Tuesday, 28 August 2012

The State of (Sewing Pattern) Independence




Something that particularly enrages me is that concept that mass-produced products are inherently and unquestionably 'better' than the equivalents made in smaller quantities or by alternative means. The desire to dispel this myth is a common thread that runs through all my current endeavours; whether that is providing a platform for crafters/designer-makers to promote and sell their handmade wares with Brighton Craftaganza or developing sewing patterns, providing inspiration or sharing knowledge to help those interested in creating/recreating their own wardrobes.


I could probably write a whole essay on this topic if provoked, but simply put: it can be argued that most societies (in the First World at least) perpetuate the idea that large companies, often corporately owned, produce the best products or services we could get for our money. And with this message being pushed to us from all angles from a disturbingly young age, it's easy to fall into the belief that the sheen of mass-production equals quality in all respects. But if we think about it for more than a minute, we can often finds ways that this belief falls apart.




Take sewing patterns, for example. Most of the sewers on the blogosphere use commercial sewing patterns from 'the Big Four' at least some of the time. We are used to their format and we know what to expect from them when we buy them. They are easily available and often quite cheap to buy. However, the growing proliferation of smaller, independent sewing pattern companies are proving that they can compete on some of these aspects, as well as offering us much more than the Big Four can in a variety of other ways. 




Independent sewing pattern companies can often respond more directly the the requirements of their customers and they usually have a closer connection with them. For example, if you were having difficulty with one of the construction steps in a Colette Patterns pattern, you could email them and someone would most likely get back to you before the week was out. If you'd like to make a suggestion for future Sewaholic patterns, you'd easily be able to email Tasia and start up a conversation. Who would you contact at Vogue patterns with either of these topics? Would they bother to respond? I don't know. I'm not trying to criticise the customer service of these big companies, I'm just highlighting the faceless-ness that goes hand-in-hand with their businesses.



Plus the production models that the independent pattern companies implement in comparison to the high-volume Big Four also allow for (arguably) more interesting designs and niche ranges. The 'independent's' can focus on specific body shapes: Sewaholic cater for pear-shaped figures, Suzy has the petite market in her sights, Megan Niesen has some great maternity wear styles, and it's only a matter of time before taller, plus-sized and full-busted women have a specific independent company focused on their requirements, if they don't exist already! My goodness, there may even been some soon specifically for men's wear!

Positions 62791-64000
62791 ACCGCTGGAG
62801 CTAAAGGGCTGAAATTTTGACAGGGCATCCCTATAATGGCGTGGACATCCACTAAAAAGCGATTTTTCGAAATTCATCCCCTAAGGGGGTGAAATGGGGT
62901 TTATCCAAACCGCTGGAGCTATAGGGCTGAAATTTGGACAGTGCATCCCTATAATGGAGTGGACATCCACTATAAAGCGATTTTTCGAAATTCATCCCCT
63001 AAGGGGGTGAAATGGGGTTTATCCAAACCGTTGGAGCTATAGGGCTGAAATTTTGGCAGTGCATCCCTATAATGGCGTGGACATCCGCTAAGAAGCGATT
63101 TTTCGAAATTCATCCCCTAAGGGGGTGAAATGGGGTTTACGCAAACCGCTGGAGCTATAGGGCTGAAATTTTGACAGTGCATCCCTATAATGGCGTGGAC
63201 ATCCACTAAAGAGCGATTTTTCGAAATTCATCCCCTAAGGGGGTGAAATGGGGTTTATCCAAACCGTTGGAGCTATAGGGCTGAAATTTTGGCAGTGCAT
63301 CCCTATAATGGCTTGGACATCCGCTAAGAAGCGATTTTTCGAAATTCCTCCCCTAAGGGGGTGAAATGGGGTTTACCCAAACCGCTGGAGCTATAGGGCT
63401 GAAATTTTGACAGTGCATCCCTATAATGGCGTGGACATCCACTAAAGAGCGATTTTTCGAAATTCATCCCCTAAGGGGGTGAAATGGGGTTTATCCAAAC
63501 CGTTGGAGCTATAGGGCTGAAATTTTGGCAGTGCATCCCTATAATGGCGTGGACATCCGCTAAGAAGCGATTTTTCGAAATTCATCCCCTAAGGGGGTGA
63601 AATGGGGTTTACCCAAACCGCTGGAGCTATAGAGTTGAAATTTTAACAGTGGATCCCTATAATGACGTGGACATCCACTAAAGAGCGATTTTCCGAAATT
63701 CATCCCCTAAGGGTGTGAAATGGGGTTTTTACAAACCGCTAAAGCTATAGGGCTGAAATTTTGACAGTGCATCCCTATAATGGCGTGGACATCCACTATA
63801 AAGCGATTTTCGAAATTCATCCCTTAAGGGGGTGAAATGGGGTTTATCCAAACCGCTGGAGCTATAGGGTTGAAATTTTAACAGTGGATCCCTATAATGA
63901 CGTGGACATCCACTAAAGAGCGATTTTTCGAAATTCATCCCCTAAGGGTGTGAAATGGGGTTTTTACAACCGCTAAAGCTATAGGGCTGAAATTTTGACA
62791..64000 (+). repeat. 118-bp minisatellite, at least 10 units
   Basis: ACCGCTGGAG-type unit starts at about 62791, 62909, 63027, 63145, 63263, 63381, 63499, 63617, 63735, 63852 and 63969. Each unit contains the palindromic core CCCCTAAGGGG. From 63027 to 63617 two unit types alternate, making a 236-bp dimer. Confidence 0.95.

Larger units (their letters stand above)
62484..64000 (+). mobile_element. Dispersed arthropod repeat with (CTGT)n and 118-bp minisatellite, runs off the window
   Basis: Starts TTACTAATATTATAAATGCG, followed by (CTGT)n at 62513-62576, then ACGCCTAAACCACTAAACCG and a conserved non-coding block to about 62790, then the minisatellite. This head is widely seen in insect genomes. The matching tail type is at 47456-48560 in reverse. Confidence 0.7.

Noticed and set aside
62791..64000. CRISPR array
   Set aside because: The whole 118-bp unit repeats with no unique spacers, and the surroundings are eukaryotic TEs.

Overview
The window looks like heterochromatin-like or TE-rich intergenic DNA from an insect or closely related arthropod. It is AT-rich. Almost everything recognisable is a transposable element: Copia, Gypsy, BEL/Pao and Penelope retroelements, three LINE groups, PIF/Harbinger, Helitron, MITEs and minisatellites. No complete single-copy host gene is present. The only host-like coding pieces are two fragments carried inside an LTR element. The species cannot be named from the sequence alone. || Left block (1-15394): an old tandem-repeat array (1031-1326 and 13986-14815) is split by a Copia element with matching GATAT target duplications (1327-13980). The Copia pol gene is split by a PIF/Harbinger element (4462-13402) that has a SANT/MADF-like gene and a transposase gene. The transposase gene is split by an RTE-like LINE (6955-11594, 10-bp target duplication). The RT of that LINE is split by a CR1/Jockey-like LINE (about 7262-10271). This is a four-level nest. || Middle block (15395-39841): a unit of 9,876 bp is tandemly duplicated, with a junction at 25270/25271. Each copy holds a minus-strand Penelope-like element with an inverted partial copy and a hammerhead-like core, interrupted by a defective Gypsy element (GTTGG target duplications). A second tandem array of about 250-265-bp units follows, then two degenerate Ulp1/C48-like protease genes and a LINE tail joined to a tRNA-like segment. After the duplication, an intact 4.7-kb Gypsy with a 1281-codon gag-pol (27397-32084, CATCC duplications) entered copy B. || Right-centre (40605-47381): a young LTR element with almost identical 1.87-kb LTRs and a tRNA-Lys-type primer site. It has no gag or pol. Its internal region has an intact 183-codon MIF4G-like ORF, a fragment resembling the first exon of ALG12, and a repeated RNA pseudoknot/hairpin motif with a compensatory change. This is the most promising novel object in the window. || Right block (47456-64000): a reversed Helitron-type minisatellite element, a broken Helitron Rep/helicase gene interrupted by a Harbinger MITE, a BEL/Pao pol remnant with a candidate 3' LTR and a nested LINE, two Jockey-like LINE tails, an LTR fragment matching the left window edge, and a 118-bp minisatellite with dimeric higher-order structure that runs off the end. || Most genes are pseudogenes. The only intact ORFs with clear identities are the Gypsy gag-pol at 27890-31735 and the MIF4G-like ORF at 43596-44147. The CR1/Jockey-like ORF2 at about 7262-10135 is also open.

And whether you're a fashion-forward kind of chica always with an eye on the trends, or you prefer clothing with a more retro/classic/rock/sporty/girly/country/insert-your-own-adjective-here look, there's probably an indie range with your kind of bent. The Big Four can't easily compete in this arena because they rely on selling large quantities of the same design, so more innovative and less mainstream styles probably wouldn't shift the units they need to. 


Make Bra, pattern #2610


I find the variety of the actual products a joy as well. For example, so much thought and planning has gone into the presentation and packaging of Papercut Patterns that just owning one is a pleasure before you've even begun your sewing project. Wiksten has the genius to create both paper and downloadable PDFs of her styles so the consumer can decide what format and price point works best for them. DIY Couture has even done away with the traditional sewing pattern and instead presents the styles in easy to follow instructions and diagrams to help you recreate them. It is nice to be able to financially support these endeavours and innovators directly. They also invariably enrich the online sewing scene so much more than the Big Four by putting time and love into fabulous and informative blogs and even offering some patterns to their followers for free!



There are so many independent pattern companies and happily more seem to be springing up all the time. I have included links to many of them in alphabetical order in this post, and illustrated it with some gems from their ranges. A more comprehensive list of independent sewing pattern companies can be found on 'A Good Wardrobe' blog here, which I thoroughly recommend you check out. 



I'm not suggesting that we all stop buying patterns produced by the Big Four, I'm just trying to encourage sewers to perceive the independent companies as being at the same level as, and in some areas above what we have come to accept as the traditional format for consuming the patterns our sewing projects start from. 















30 comments:

mblow said...

As I read your post, I bookmarked each company. Thank you so much! And now I'm all fired up on behalf of the independents!

Sew little time said...

i totally agree. i generally find the independent patterns to be easier to follow than big 4 as they tend to be written by people who actually sew! and they often have more diagrams and therefore it's clearer to someone like me who has only made a few items so far! i generally find that the big 4 have so few patterns i actually want to sew. And i would struggle to find them without blogs pointing me to pattern numbers they have used! Given that i prefer the vintage look, i tend to find more on ebay or with the indies that fits with that.

frk.bustad said...